As hundreds of thousands of people are evacuated near Oroville Dam in California, amidst fears the Dam's emergency spillway could fail and result in a 30-foot wall of water to barrel down into the communities below the dam, there are fears the same catastrophe could happen in Arizona.
The short answer? It's extremely unlikely, as Arizona's dams have had upgrades, and have not had problems in recent years.
At the Horseshoe Dam northeast of Scottsdale, water released from the reservoir behind it has created a waterfall. Water is released from Horseshoe Lake because runoff from snow and rain up north has filled the lake almost to capacity. Water released from the lake will enter the Verde River system, and eventually into the Salt River.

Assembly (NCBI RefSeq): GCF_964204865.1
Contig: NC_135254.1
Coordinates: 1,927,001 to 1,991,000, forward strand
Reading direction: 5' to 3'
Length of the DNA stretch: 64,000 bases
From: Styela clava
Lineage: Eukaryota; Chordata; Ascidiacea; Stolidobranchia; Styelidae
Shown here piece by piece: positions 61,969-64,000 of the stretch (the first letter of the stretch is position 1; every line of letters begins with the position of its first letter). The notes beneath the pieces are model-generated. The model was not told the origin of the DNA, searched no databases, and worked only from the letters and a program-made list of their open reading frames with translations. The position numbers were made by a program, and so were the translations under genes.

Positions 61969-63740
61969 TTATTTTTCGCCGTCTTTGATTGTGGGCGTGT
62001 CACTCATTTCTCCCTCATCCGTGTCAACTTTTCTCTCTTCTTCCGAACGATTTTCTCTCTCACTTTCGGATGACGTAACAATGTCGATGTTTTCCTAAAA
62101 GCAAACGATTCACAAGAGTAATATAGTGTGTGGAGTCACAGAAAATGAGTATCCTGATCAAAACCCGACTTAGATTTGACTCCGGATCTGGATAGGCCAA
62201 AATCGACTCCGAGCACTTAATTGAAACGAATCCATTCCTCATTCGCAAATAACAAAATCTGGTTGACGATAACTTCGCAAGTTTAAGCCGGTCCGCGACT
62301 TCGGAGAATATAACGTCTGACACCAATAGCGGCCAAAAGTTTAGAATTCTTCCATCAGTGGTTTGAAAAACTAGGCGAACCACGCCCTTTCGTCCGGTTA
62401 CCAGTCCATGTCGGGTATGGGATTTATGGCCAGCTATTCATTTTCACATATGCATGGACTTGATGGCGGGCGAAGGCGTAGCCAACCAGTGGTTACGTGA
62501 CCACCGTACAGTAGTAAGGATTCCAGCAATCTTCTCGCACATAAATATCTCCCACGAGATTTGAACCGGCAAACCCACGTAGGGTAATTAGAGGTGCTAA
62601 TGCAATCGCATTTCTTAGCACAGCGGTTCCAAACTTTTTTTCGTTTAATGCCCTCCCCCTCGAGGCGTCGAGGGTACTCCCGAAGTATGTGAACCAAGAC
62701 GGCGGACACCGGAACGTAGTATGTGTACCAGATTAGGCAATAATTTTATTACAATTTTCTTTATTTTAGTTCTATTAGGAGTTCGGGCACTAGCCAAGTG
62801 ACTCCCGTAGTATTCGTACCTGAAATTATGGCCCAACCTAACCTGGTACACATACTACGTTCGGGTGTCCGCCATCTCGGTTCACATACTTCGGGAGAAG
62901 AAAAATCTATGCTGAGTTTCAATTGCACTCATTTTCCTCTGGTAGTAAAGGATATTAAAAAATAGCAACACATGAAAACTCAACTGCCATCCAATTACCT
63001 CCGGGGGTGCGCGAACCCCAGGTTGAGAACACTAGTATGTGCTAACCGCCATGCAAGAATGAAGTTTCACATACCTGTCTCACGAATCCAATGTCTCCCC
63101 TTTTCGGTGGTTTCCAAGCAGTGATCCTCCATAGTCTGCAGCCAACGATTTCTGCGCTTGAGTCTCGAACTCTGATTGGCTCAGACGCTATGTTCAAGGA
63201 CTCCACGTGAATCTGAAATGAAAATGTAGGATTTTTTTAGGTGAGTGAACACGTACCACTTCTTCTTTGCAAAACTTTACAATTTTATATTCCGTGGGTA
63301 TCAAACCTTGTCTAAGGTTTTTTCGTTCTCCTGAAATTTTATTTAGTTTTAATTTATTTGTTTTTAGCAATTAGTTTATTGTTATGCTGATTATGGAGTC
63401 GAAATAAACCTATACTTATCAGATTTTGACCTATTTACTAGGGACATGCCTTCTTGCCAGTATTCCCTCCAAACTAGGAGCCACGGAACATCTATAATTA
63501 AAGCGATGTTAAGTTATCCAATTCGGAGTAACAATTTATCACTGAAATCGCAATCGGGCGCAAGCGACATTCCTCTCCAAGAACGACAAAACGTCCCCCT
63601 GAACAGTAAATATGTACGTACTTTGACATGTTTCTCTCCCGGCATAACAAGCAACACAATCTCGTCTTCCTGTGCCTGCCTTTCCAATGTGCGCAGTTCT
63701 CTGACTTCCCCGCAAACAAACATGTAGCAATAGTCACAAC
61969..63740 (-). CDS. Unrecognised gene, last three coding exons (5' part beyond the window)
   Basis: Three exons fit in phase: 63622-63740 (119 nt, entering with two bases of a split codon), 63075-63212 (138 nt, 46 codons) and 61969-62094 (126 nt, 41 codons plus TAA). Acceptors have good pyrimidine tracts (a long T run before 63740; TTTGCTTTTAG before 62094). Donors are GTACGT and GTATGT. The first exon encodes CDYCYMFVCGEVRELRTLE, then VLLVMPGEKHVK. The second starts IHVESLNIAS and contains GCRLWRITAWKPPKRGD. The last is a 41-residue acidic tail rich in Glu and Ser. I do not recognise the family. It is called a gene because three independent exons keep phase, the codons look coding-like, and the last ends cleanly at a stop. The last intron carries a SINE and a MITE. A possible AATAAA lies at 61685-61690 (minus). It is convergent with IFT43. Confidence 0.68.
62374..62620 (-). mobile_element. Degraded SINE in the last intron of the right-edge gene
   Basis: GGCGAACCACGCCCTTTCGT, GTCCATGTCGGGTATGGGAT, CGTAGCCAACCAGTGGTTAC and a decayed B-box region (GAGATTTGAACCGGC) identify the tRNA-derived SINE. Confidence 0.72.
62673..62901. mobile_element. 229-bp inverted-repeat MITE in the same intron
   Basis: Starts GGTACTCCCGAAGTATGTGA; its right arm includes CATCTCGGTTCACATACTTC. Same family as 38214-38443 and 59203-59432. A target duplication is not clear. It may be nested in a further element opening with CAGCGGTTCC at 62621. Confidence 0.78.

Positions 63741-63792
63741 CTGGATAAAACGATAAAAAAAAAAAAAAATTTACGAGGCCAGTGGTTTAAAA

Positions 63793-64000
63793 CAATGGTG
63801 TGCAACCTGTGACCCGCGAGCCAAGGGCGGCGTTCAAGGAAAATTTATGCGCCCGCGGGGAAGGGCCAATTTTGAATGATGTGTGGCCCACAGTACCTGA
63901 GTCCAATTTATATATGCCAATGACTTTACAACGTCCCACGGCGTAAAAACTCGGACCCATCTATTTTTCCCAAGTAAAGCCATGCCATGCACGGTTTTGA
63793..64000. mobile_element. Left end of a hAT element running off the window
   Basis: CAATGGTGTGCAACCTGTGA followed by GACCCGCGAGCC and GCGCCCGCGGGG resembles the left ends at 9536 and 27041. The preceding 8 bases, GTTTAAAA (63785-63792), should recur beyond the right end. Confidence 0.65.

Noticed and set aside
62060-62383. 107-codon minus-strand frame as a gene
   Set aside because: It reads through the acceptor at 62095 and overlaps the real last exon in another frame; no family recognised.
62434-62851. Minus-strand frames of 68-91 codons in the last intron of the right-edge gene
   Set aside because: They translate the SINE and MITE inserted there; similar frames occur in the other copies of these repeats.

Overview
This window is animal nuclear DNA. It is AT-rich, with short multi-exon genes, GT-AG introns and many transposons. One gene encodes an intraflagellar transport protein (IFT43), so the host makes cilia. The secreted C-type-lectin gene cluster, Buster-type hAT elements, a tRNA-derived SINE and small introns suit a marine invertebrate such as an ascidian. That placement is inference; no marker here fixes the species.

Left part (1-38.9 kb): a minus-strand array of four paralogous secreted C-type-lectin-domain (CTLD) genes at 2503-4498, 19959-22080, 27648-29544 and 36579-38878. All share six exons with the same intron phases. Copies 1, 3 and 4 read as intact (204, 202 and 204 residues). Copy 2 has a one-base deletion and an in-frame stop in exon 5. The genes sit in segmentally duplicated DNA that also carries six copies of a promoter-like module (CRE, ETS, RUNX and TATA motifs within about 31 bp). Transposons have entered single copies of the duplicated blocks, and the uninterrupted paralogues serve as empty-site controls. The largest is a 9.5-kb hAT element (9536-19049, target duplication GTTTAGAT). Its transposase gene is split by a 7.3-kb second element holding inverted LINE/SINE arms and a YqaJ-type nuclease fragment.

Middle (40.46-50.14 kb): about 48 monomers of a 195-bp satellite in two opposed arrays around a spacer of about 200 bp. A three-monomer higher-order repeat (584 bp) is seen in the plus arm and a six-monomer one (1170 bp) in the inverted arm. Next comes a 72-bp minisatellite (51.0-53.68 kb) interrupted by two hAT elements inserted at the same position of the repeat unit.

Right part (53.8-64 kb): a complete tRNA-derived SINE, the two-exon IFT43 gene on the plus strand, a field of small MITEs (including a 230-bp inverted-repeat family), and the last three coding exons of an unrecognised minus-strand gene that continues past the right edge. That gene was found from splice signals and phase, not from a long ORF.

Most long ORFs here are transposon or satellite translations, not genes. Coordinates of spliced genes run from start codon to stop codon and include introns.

"We are actually releasing 2,000 feet out of Bartlett [Lake], and 3,500 cubic feet per minute out of Horseshoe [Lake]," said Charlie Ester, a Surface Water Resources Manager for SRP. "Storing water in Bartlett and drawing Horseshoe down a bit."
The goal is to manage the increased levels of water, in an effort to prevent flooding. According to managers of the Salt River Project, dams in Arizona are structurally sound, and are under Federal supervision.
Meanwhile, the rush of water in the desert has become a tourist attraction.
"I think it is awesome," said Susan Allen. "I have lived here my whole life, and this is the first time I have been out here so I like it."
"It is majestic. I have never seen it in person," said Brent Allen. "It is really awesome. I would recommend everybody coming out to see it."